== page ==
Alfred was not only a partner at New Court but a Director of the Bank of England, an appointment he had been given in 1868 because the Governor felt it would not be a bad thing to keep in close touch with the Rothschilds. The relationship came to an abrupt end of 1889, however, over a slightly unorthodox situation. Alfred had paid a very high price for a French eighteenth-century painting after being assured by the dealer that he, too, had been forced to pay an excessive sum for it and was making only a marginal profit. A day or two later Alfred discovered that the dealer had an account with the Bank of England. He could not resist taking a peep to see what, in fact, the man had given for the painting. He was outraged when he discovered that he had been charged a price 'out of all proportion to decency!' He spread the story about London and, not surprisingly, got the sack from Threadneedle Street.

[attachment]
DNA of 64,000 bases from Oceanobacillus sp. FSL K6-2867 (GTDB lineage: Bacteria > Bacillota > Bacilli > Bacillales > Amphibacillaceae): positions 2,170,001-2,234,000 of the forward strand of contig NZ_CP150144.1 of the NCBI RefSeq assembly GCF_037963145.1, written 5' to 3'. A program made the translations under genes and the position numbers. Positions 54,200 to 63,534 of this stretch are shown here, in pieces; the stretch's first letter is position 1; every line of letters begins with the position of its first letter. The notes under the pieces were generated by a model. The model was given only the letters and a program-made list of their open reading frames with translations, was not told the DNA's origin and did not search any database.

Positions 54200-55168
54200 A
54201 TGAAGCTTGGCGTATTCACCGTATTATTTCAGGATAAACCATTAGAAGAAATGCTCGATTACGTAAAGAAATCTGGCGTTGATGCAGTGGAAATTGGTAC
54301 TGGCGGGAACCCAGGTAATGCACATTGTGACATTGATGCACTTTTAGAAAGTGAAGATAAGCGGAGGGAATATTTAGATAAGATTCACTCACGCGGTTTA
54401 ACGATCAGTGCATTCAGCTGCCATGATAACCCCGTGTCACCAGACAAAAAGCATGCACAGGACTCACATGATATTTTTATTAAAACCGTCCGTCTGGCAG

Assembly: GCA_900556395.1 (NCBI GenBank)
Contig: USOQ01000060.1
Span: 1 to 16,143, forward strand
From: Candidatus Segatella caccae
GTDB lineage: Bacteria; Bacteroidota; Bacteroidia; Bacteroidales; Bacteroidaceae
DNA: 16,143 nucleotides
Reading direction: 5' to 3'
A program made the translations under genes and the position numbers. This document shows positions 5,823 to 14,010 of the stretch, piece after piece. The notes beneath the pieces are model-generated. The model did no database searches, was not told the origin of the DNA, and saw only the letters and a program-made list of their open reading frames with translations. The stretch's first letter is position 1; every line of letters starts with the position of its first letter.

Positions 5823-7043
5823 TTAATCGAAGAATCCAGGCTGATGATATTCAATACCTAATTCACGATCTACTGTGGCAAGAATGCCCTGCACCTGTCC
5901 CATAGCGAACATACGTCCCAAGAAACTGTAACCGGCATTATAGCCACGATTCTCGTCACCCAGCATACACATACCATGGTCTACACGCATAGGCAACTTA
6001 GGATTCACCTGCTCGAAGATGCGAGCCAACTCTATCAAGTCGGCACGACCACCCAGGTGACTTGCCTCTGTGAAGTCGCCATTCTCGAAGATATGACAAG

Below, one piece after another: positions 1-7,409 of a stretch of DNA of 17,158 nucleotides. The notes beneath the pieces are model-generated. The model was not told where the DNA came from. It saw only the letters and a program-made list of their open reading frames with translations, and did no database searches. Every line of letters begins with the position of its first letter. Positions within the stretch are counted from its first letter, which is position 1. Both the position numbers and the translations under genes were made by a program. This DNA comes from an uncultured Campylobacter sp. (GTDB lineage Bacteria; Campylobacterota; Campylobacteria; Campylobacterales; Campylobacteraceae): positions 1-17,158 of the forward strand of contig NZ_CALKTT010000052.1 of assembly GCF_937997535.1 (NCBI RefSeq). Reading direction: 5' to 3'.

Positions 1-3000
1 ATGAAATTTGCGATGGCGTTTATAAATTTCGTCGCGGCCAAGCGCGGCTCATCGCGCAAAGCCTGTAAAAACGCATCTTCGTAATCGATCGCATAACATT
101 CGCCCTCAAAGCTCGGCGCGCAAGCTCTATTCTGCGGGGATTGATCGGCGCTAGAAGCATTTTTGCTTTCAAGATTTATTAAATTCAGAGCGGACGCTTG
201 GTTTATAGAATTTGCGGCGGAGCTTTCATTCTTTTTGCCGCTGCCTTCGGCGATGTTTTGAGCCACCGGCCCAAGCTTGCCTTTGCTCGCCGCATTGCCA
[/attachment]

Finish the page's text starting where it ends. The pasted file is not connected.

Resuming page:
He was the first Jew to be a Director of the Bank of England, and, after his departure, no other Jew was on the directorate for more than fifty years.

Upon the death of his father in 1879, Alfred inherited a 1,400-acre (5.7 km2) estate centered on Halton in Buckinghamshire. As Alfred lacked a country retreat and the Halton estate did not provide one, Alfred set about building a house in the style of a French chateau. Work started around 1880 and Halton House was finished in July 1883. Alfred remained in residence at Seamore Place in London and only ever used Halton House for social purposes. In 1889, he was appointed as the inaugural High Sheriff of the County of London.

His part in connection with diplomacy is described by T. G. Otte in "He interviews the Ambassadors": Alfred de Rothschild, High Finance and High Politics in Victorian Britain.[2] After he had served as British delegate at an international conference on bimetallism in 1892, Alfred de Rothschild later facilitated a series of informal meetings between ministers and contacts at the German Embassy with a view to Anglo-German rapprochement. Before the First World War he was Consul-General for Austria in London.[3]